There's no arguing that WVU's 18-32 performance at the free throw line was a major body blow in what wound up as a five-point loss. If the Mountaineers could have made four or five more of those shots, it would have been in a position to make it a one-possession game coming down the stretch, rather than having to resort to fouling the smooth-shooting Wildcats. However, even with the huge discrepancy in shooting percentage, West Virginia could have been in a position to win, and likely would have, if it could have accomplished one task -- preventing Villanova's guards from penetrating into the lane. One coach not involved in the game noted that Villanova's guards spent more time in the lane than the Big East logo. That's a bit snarky, but like most witty observations, it contains the germ of truth.
It's not as if this is a new problem. WVU has struggled many times this year to stop opposing guards from getting inside. That assignment is pretty much job one for any guard on defense, because lane penetration leads to numerous options for the offense, and puts the defense in a bad position. When opposing ballhandlers get by their defender, they can take the ball to the basket and either shoot, drop it off to a teammate left open by defensive help, or kick it out to an open three-point shooter. All of those options were available at one time or another to Villanova -- and in fact, have been to many of the opponents West Virginia has faced this year.
Fortunately for WVU, it has been good enough, and intense enough, in other areas to negate that advantage. Help defense has been good at times, and defensive rebounding has snared many missed shots. Some teams simply weren't good enough to take advantage of that chink in West Virginia's armor. The squads at the top of the Big East however, are, and it was a defining difference in West Virginia's losses to Syracuse and Villanova.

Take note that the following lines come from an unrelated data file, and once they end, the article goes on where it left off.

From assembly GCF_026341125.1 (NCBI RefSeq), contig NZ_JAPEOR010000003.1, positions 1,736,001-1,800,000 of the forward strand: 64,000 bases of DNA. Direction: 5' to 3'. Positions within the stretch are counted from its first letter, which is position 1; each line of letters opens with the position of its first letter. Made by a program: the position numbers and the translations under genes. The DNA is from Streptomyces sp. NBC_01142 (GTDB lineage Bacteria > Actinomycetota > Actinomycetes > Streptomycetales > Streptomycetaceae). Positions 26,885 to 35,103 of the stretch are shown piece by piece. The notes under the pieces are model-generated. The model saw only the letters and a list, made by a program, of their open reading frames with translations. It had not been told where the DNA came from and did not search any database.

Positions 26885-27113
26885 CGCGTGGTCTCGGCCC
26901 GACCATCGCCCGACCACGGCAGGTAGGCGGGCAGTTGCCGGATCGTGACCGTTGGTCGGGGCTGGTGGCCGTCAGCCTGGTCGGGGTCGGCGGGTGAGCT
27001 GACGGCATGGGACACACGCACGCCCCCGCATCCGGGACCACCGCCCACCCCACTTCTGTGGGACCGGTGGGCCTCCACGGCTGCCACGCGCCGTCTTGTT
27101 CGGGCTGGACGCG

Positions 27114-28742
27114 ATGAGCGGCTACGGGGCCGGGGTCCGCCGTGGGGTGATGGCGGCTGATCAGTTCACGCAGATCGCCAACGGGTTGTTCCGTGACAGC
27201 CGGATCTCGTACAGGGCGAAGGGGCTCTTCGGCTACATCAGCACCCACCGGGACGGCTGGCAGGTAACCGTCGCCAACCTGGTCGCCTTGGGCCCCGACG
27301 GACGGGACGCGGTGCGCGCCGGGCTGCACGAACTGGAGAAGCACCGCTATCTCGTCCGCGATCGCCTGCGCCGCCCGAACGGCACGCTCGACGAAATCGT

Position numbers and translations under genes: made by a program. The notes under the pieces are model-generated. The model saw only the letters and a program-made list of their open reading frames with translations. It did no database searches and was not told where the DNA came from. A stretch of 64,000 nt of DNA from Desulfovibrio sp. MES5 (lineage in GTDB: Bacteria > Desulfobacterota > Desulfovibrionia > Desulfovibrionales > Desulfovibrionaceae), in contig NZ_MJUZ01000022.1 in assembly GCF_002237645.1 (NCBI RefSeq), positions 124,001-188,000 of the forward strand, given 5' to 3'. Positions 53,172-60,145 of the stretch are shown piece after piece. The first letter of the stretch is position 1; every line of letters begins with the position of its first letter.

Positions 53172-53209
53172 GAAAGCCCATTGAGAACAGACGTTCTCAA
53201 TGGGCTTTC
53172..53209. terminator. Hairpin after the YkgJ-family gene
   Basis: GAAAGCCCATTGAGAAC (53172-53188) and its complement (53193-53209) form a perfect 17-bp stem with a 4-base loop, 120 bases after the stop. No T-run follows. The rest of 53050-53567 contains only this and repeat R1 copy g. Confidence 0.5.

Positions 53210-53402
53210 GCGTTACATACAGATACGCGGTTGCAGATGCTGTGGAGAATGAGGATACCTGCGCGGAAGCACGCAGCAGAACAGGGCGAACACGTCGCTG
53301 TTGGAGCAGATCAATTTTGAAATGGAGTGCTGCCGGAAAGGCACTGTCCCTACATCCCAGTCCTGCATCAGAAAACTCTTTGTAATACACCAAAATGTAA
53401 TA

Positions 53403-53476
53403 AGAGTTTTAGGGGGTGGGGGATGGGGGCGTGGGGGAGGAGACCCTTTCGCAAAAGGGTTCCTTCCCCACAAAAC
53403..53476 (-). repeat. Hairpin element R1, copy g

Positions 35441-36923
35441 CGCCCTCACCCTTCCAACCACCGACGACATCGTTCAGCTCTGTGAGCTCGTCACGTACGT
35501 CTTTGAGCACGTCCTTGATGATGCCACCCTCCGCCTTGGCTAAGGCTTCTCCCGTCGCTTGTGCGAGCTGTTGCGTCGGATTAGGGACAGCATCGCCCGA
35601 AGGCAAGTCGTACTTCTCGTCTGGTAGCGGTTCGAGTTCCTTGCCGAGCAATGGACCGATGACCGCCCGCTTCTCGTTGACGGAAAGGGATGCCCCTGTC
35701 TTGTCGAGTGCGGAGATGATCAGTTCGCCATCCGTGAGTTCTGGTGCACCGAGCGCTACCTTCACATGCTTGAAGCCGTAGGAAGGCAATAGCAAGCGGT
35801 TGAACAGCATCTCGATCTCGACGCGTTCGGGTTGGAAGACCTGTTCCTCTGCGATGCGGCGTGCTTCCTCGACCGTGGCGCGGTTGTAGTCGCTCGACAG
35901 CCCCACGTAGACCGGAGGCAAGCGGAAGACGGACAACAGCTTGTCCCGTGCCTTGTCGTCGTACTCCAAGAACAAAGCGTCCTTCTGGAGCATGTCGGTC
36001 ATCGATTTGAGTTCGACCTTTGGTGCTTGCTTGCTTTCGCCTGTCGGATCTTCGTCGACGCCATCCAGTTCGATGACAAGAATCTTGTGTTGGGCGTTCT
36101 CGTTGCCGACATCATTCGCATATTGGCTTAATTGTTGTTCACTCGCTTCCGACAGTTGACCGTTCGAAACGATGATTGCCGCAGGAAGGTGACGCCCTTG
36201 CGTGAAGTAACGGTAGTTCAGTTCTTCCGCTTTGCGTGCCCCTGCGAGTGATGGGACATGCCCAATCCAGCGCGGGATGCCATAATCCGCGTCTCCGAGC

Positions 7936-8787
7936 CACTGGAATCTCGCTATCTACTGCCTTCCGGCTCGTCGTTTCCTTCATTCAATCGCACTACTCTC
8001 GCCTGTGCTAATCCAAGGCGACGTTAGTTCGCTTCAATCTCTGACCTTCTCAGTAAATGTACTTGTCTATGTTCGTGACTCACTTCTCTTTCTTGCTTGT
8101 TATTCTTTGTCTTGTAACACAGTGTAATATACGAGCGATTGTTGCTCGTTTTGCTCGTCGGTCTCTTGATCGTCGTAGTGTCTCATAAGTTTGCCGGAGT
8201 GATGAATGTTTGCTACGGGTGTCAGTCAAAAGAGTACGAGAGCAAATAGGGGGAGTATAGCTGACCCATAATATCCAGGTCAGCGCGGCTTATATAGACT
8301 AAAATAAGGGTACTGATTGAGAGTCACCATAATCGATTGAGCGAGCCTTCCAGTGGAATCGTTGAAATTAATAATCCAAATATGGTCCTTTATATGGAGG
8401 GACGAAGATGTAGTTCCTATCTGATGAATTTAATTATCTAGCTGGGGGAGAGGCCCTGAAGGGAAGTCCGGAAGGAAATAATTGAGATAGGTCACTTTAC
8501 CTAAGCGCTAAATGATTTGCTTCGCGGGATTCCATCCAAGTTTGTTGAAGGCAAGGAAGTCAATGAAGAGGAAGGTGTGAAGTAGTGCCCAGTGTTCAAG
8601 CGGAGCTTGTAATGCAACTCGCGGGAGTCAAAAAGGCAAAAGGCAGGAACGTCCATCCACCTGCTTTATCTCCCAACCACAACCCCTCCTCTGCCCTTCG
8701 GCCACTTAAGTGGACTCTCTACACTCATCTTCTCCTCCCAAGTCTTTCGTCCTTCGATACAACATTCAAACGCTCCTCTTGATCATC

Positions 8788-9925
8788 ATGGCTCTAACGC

The proof was evident even in s cursory scan of the box score from the Villanova game. The Wildcats took just eleven three-pointers among their 51 shots, but made five. Just about every one of those attempts were the result of drive-and-dish plays. The majority of their makes, though, were in the lane -- the result of penetration from their guards. They had 11 offensive rebounds, with several of those resulting in second chance points, and those too were the indirect result of penetration. When West Virginia's forwards were forced to switch off their men to help on defense, they gave up rebounding position, which led to some of those stickback shots. Sub Isaiah Armoood collected all four of his rebounds on the offensive end and turned them into eight big points.
WVU also struggles to defend against high screens in the middle of the court at times. The Wildcats used that tactic repeatedly, and when WVU couldn't fight through the screens, the Mountaineers were forced to switch, which left a big guy, such as Kevin Jones or Deniz Kilicli, guarding a Corey Fisher or a Scottie Reynolds in the open floor. That's a mismatch, of course, and it's not fair to expect those guys to defend some of the best guards in the nation one-on-one 22 feet from the basket. By forcing the switches, Villanova kept the Mountaineers from "going big" on offense against their smaller lineup as much as they would have liked, and thus dictated the conditions under which the game was played.
Of course, Villanova is one of the best teams in the country, so it's not as if this loss is a signal of a West Virginia collapse. The Wildcats may well possess the best group of guards in the nation, and excel in areas where WVU is weaker. The Mountaineers have a lot of their own weapons and strengths to deploy, and will still win games. However, in the NCAA tournament, guard play is often the key factor in deciding close games between talented teams, so West Virginia has to figure out a way to keep foes from penetrating at will. If that doesn't happen, the right (or wrong) opponent could send the Mountaineers home earlier than anticipated.